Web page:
# Finding a value so that a given f(x) is continuous at 0

I need help in the following question:

Let $$f(x) = \left\{\begin{array}{ll} \frac{\sin (0.19x)}{x} &\text{when }x\neq 0\\ L&\text{when }x=0 \end{array}\right.$$

Find the value of $L$ so that $f(x)$ is continuous at 0.

Thanks.

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Please note: the backslash to indicate division is ambiguous without parenthesis. When you write sin 0.19x/x, the standard interpretation is that the division goes before the sine, so you would be telling us that you are looking at $$\sin\left(\frac {0.19x}{x}\right)$$which is probably *not* what you are actually looking at. You would want to write (sin 0.19x)/x to describe $$\frac{\sin(0.19x)}{x}.$$But it will be much better if you learn a little bit of $\LaTeX$ and mark-up your posts. Thank you. – Arturo Magidin Mar 14 '12 at 18:34

By definition, a function $f(x)$ is continuous at $a$ if and only if:

1. $f(x)$ is defined at $x=a$;
2. $\lim\limits_{x\to a}f(x)$ exists; and
3. $\lim\limits_{x\to a}f(x) = f(a)$.

So for your $f(x)$ to be continuous at $0$ you need it to be defined at $0$ (which it is), and you need $$L = f(0) = \lim\limits_{x\to 0}f(x) = \lim\limits_{x\to 0}\frac{\sin(0.19x)}{x}$$ to be true.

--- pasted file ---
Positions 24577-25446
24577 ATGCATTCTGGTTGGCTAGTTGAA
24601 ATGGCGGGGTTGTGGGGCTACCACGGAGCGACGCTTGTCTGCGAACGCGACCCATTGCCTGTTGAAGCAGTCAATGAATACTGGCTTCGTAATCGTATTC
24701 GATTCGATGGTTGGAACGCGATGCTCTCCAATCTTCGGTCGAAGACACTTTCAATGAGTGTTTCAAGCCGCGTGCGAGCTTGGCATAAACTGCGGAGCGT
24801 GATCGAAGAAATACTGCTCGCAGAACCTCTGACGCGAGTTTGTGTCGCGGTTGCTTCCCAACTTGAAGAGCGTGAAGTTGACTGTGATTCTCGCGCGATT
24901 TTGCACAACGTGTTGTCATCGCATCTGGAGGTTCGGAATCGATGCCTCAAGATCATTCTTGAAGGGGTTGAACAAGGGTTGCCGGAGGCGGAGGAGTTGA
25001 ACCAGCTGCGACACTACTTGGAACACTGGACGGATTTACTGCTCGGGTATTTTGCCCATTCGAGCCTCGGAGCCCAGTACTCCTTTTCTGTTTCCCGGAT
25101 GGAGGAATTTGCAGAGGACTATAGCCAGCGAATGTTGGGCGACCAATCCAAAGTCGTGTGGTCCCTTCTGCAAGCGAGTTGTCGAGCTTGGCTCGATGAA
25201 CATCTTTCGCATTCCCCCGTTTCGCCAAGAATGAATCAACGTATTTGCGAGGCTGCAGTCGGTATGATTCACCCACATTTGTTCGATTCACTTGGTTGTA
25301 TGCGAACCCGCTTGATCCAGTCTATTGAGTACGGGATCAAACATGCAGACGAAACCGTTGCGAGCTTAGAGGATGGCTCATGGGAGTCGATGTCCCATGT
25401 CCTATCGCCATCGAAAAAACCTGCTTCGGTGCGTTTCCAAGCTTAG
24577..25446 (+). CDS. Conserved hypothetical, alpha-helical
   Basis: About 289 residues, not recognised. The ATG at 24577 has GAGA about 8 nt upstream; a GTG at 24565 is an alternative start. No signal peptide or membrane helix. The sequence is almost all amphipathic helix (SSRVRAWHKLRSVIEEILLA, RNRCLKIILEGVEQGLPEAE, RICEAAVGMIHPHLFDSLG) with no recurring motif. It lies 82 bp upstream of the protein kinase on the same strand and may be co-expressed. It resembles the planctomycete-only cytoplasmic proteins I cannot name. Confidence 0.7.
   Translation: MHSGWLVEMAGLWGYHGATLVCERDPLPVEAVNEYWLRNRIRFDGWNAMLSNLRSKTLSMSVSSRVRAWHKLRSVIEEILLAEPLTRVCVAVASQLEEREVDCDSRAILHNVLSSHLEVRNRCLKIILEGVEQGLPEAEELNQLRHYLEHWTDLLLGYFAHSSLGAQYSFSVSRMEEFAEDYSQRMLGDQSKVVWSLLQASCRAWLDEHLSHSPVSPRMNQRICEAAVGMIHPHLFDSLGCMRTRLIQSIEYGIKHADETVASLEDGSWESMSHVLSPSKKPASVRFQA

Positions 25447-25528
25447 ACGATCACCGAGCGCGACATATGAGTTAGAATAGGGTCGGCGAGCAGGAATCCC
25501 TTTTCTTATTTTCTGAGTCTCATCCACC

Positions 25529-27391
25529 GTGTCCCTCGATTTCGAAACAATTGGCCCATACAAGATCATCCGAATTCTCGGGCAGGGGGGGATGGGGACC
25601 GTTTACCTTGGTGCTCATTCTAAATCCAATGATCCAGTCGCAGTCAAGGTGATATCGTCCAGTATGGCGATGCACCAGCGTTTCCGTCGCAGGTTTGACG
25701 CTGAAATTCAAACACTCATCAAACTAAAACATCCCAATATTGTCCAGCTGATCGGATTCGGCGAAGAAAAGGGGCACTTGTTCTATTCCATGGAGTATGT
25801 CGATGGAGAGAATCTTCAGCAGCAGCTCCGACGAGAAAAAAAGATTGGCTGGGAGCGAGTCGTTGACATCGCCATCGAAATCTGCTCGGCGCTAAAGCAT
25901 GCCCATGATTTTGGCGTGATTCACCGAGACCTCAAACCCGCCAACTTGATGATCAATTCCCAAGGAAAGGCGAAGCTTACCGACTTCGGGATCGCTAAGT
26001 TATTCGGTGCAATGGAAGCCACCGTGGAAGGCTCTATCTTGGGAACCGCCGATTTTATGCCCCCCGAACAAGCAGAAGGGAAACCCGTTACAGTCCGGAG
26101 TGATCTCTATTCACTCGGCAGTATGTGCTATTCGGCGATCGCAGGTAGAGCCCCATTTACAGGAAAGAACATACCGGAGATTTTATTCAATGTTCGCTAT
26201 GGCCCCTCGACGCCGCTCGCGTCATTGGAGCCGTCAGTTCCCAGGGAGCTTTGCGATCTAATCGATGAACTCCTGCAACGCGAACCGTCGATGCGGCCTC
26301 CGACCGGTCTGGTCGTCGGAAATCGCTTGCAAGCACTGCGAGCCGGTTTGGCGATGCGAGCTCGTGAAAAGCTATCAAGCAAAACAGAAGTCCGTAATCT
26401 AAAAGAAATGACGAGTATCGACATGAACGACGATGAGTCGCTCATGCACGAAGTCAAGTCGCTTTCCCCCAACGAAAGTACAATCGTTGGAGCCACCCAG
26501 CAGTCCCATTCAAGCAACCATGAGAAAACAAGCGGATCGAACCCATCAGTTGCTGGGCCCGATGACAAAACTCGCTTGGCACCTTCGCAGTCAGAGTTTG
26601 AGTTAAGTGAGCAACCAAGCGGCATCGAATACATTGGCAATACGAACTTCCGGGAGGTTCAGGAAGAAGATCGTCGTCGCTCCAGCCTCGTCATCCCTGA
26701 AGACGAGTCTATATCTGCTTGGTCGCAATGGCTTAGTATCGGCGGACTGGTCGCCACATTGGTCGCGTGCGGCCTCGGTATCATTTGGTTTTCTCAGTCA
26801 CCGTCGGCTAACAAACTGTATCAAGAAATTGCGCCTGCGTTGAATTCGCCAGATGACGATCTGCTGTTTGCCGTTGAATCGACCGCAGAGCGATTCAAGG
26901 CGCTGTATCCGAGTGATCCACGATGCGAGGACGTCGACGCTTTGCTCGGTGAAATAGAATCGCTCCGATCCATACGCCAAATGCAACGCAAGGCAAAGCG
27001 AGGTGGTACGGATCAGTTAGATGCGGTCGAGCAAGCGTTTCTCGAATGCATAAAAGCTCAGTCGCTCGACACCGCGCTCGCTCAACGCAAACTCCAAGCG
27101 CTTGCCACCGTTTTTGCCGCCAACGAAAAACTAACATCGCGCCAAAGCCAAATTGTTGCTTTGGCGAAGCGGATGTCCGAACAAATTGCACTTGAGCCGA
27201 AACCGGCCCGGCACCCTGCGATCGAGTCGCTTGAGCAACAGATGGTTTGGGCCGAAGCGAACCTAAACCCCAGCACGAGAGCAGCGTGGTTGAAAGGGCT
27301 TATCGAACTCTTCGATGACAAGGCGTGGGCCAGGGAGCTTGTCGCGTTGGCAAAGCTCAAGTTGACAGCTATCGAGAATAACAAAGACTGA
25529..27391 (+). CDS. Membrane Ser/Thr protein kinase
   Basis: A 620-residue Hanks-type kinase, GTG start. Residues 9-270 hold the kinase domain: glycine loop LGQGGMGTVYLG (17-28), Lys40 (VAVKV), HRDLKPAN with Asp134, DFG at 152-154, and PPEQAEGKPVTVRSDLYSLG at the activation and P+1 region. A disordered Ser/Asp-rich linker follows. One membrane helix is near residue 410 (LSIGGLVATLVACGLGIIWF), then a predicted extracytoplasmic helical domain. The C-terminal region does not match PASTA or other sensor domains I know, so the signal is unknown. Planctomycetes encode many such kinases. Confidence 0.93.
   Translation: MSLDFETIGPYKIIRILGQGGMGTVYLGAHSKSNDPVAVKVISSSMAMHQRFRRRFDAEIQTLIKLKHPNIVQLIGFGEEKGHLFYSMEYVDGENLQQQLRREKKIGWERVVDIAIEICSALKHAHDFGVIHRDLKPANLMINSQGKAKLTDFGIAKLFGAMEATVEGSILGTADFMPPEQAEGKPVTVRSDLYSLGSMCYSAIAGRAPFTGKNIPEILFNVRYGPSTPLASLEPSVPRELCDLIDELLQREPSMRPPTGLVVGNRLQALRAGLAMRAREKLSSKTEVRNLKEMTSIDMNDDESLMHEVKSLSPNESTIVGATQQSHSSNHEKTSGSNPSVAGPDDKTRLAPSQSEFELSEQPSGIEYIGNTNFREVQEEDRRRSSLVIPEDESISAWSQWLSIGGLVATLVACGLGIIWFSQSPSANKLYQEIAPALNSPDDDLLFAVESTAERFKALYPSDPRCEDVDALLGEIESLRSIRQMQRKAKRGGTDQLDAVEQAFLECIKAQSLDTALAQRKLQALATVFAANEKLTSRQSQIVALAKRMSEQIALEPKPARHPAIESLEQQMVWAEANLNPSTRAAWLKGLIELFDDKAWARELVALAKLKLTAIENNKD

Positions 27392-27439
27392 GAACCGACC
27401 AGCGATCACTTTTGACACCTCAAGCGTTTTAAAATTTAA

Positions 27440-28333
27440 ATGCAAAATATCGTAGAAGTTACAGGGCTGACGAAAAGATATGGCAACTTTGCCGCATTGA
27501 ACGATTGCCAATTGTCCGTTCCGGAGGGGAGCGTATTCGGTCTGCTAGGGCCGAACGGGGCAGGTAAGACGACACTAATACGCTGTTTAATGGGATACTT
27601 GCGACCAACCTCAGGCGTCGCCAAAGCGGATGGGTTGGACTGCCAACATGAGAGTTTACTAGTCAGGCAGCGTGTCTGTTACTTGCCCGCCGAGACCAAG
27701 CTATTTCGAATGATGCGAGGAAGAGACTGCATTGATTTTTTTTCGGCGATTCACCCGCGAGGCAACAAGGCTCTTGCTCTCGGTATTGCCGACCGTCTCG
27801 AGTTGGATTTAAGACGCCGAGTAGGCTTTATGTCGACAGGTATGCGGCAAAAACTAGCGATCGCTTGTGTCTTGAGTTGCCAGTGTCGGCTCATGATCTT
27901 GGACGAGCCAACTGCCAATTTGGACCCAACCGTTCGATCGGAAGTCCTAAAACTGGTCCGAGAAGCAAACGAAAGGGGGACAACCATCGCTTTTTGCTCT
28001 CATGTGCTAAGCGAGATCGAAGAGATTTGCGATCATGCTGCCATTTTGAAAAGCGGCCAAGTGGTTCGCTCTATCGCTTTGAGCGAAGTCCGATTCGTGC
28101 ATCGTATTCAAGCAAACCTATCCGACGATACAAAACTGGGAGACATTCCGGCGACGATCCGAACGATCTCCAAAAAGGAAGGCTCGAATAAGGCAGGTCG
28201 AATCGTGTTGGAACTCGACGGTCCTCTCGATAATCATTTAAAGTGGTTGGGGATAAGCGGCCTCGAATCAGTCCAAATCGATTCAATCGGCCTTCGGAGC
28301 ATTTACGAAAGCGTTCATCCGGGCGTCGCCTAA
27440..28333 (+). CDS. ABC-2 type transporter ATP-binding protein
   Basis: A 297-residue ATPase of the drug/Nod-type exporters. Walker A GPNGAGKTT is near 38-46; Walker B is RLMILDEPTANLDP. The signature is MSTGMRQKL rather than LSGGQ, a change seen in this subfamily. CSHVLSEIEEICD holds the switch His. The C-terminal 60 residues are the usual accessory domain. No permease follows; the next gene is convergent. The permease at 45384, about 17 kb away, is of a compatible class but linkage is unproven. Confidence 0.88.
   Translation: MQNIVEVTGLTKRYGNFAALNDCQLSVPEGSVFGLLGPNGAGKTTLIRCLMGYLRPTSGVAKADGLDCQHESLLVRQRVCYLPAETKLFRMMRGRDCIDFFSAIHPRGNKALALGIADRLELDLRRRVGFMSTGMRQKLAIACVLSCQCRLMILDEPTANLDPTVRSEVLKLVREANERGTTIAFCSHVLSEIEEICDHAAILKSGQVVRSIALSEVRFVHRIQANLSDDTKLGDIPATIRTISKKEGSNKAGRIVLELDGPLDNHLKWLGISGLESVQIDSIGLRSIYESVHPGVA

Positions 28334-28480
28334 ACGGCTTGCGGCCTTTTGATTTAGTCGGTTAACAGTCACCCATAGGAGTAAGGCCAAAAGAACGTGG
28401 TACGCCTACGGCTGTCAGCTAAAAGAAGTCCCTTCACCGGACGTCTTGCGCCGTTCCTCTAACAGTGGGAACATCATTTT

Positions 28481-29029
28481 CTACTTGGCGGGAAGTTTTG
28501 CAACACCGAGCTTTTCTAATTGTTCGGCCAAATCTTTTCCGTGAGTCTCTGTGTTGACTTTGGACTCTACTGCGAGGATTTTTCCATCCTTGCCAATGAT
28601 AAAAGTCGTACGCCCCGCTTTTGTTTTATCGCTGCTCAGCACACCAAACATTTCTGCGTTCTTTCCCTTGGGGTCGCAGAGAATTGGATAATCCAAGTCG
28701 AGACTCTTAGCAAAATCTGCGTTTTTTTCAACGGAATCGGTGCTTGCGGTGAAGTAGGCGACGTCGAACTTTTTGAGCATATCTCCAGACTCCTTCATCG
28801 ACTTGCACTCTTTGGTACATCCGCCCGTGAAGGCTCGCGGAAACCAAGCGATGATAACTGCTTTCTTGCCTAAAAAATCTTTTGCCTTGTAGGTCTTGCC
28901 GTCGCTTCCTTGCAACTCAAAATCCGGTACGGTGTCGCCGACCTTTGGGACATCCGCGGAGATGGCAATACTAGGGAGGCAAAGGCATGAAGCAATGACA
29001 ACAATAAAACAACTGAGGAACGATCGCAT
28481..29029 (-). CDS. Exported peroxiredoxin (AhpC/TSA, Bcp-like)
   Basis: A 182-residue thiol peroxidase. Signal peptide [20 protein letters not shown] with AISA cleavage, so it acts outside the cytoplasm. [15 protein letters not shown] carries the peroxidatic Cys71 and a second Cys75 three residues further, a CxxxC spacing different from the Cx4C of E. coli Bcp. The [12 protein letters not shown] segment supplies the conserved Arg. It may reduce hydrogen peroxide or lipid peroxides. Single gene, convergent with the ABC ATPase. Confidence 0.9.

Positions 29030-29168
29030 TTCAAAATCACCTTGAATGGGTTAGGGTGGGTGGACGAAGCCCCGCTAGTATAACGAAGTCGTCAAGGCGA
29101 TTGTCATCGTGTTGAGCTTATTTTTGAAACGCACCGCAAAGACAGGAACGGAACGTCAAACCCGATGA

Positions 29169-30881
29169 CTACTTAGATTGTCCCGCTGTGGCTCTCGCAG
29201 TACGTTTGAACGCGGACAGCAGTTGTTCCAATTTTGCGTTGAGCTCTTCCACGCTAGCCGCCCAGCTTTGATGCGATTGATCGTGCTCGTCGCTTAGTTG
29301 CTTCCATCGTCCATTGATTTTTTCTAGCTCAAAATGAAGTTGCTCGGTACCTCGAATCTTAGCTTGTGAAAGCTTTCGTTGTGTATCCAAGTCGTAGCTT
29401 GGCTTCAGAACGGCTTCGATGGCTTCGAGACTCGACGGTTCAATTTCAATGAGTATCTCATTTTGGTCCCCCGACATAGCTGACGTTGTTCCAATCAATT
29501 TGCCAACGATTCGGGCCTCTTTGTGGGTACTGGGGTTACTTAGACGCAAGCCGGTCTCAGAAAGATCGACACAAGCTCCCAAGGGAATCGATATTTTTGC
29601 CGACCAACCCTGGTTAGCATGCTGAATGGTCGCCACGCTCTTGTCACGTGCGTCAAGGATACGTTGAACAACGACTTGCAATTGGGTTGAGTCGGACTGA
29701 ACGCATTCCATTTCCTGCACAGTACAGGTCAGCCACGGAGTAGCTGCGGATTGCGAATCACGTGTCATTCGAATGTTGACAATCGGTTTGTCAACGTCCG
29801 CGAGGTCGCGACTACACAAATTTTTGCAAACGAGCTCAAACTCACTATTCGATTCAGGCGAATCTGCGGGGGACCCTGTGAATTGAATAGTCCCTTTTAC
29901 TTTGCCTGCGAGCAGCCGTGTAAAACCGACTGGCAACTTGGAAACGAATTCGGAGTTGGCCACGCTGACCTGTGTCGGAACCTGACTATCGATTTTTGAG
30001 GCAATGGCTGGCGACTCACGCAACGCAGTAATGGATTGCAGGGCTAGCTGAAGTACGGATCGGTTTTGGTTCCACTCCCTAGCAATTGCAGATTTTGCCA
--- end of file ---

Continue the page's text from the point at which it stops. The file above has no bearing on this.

Since you are free to decide what you want $L$ to be, what you need to do is figure out how much that limit is.

HINT: you've probably recently seen the fact that $\lim\limits_{u\to 0}\frac{\sin u}{u} = 1$. Try to use that.

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Hi Arturo, I understand the concept of continuity but when I approach to compute f(0) of f(x), I encounter the problem of the denominator being 0, which makes the function undefined. Can you enlighten me on how I should approach this issue? Yes I have probably guessed that I have to use the hint that you have shown. – Xavier Mar 14 '12 at 18:41
@Xavier: You don't encounter problems with the denominator being equal to $0$, because when you take a limit as $x$ approaches $0$, you never actually evaluate at $x=0$; that's the one point where you don't care what happens (you only care what happens near $0$, not at $0$). You want to manipulate the limit using valid limit laws so that it looks like the limit in question, which you already know how to evaluate. For instance, would you be able to do the limit if it was $$\lim_{x\to 0}\frac{\sin(0.19x)}{0.19x}$$instead? If so, can you transform the limit so that it looks like that? – Arturo Magidin Mar 14 '12 at 18:58
Thanks Arturo, I get it now. In this case, my answer should be L = 0.19 – Xavier Mar 14 '12 at 19:02

One definition of continuity at a point $p$ is that the value of a function at $p$ is equal to the limit of the function as it approaches $p$. Thus what you want to do is set $$L=f(0)=\lim\limits_{x\to 0}\frac{\sin(.19x)}{x}$$ and I will let you compute that limit yourself.

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Thanks for the feedback Alex. – Xavier Mar 14 '12 at 18:38